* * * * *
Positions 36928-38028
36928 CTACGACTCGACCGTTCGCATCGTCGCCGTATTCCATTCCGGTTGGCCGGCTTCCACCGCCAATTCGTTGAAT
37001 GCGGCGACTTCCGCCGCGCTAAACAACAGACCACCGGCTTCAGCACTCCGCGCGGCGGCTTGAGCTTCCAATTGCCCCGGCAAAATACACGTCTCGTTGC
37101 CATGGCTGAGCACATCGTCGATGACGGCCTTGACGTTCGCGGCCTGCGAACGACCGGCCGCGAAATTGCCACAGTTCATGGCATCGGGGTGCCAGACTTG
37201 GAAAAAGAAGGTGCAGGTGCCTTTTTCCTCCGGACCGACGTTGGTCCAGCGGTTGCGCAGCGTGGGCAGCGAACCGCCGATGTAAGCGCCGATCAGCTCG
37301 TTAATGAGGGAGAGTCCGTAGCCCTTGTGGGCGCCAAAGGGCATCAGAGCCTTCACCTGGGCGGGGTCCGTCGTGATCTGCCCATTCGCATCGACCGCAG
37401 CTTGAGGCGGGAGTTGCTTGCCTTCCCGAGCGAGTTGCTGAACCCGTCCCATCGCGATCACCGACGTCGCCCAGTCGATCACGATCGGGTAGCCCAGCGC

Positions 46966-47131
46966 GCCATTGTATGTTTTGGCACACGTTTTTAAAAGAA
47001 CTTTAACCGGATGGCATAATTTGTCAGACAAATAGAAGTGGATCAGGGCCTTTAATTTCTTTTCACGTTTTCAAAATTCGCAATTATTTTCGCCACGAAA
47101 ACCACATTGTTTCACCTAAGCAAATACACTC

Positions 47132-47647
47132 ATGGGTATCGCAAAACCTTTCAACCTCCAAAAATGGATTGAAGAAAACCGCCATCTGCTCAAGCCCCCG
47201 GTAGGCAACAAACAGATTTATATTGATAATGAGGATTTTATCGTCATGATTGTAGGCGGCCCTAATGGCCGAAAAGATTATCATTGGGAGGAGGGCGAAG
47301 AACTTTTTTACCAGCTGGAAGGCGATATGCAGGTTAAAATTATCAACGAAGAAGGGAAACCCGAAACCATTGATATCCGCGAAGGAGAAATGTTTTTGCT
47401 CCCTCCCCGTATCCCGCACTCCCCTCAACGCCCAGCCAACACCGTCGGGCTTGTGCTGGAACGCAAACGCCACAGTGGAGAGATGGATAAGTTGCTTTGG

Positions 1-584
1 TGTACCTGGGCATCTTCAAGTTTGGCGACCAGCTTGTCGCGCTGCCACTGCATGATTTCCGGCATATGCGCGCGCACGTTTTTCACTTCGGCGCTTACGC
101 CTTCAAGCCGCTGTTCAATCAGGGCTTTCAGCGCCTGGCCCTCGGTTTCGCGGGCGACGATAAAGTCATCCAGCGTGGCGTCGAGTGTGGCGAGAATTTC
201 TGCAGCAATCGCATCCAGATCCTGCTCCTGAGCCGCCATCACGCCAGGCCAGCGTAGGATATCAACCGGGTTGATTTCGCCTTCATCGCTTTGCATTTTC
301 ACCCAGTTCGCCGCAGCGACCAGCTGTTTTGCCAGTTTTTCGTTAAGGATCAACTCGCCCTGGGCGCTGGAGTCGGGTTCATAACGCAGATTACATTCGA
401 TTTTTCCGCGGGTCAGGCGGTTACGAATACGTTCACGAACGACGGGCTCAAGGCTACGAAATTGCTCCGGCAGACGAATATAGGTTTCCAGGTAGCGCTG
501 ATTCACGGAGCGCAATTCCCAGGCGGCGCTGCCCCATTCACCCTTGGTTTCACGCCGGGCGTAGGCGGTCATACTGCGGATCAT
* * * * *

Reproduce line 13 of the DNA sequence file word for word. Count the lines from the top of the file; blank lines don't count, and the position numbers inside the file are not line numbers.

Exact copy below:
47132 ATGGGTATCGCAAAACCTTTCAACCTCCAAAAATGGATTGAAGAAAACCGCCATCTGCTCAAGCCCCCG